Wednesday, November 22, 2006


Something happened to me on November 8th, 2006. I woke up and everything seemed a little easier. Traffic to work was nominal, the faces of my colleagues at work seemed genial, and all of my favorite websites pulsed with positivity. During my routine lunch-break walk the air spun a sweet scent and radiated a weak heat that California calls Fall. As the stumpy palm trees and fire-friendly grasses swayed with the wind, I was reminded of a passage in an essay written by the incandescently true Anne Lamott titled, Ham of God. In the essay, Lamott wrote:

Everyone I know has been devastated by Bush's presidency and, in particular, our country's heroic military activities overseas. I can usually manage crabby hope that there is meaning in mess and pain, that more will be revealed, and that truth and beauty will somehow win out in the end. But I'd been much had been stolen from us by Bush, from the very beginning of his reign, and especially since he went to war in Iraq. I wake up some mornings pinned to the bed by centrifugal sadness and frustration. A friend called to wish me Happy Birthday, and I remembered something she'd said many years ago, while reading a Vanity Fair article about Hitler's affair with his niece. "I have had it with Hitler," Peggy said vehemently, throwing the magazine to the floor. And I'd had it with Bush.

Up until November 7, 2006 I too had had it with Bush. The dishonest politics, dismembered reasoning and disabled leadership all swirled into a quiet daily misery that clung to my leg like a playful child. There was no doubt about it: I had given up. I had learned to ignore this perpetual, nagging injury my daily life sustained, the result of the direct and aggressive insulting of my intelligence. Since 2000, I had more than lost my bearings, I had lost my national history. The past six years for me are a period of life marred by political disillusion and dispair. I have not recognized the sleepwalking country that is my own. Decency and hopefulness disappeared. When I was a sophomore in college, I headed to Washington, D.C., to attend Georgetown University, and no matter my politics (I was a safely closeted Republican) the knowledge imparted to me in my government courses was imbued with an overall tone clearly enunciated, a tone that mimicked what I had been taught growing up in Iowa: respect, collegiality and forward-looking perspective were the framework of my people and its government, and ideology was mere color on the canvas. If latent, petty hatreds existed, they were managed in the name of a greater purpose: getting along.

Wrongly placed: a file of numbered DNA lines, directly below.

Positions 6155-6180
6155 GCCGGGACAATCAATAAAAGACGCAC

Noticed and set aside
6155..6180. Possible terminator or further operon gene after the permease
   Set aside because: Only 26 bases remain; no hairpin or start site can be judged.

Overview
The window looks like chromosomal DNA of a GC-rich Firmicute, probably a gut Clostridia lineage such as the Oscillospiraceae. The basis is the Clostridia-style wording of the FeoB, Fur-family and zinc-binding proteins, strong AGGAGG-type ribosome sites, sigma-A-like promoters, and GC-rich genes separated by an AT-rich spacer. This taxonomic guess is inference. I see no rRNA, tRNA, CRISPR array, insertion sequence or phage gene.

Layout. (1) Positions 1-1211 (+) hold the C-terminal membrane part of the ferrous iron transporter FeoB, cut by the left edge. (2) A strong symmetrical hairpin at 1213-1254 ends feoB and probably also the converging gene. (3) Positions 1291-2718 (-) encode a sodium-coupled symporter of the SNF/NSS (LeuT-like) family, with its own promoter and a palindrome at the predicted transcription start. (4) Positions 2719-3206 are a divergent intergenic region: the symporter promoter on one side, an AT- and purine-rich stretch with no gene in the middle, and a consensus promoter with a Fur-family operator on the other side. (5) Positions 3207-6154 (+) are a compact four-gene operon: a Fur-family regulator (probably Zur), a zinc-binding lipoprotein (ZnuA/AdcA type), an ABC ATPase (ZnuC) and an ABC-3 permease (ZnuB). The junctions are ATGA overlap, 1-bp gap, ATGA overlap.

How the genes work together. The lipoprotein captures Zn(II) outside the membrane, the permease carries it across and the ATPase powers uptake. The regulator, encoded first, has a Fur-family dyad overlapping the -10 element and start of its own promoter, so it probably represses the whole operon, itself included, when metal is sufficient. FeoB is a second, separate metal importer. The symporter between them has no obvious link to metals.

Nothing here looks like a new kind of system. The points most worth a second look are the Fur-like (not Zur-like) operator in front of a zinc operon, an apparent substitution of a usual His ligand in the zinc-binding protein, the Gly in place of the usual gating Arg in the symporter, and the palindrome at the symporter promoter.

I distinctly recall the early morning George W. Bush was announced by cable commentators as the next President of the United States. My blunt and endearing grandfather Earl had just passed away, and my bags were packed for a return trip to Iowa to be with my family. The telephone in my dark, basement apartment on 31st street rang, and my mother said, "Can you believe this?" At first, I wasn't sure if she was referring to the grief we all felt over my grandfather's passing, or the prolonged, troubled election results. I immediately knew she had chosen the distraction, as would be natural, and meant the election results. In my family, politics was serious and significant. In fact, I recall asking my mother that evening if my now-deceased grandfather had voted. But you see, prior to that moment in 2000, American politics and family politics were very similar. They involved power and pressure and guilt and results, but all squeezed with a strong embrace of belonging and love. We were all in it together.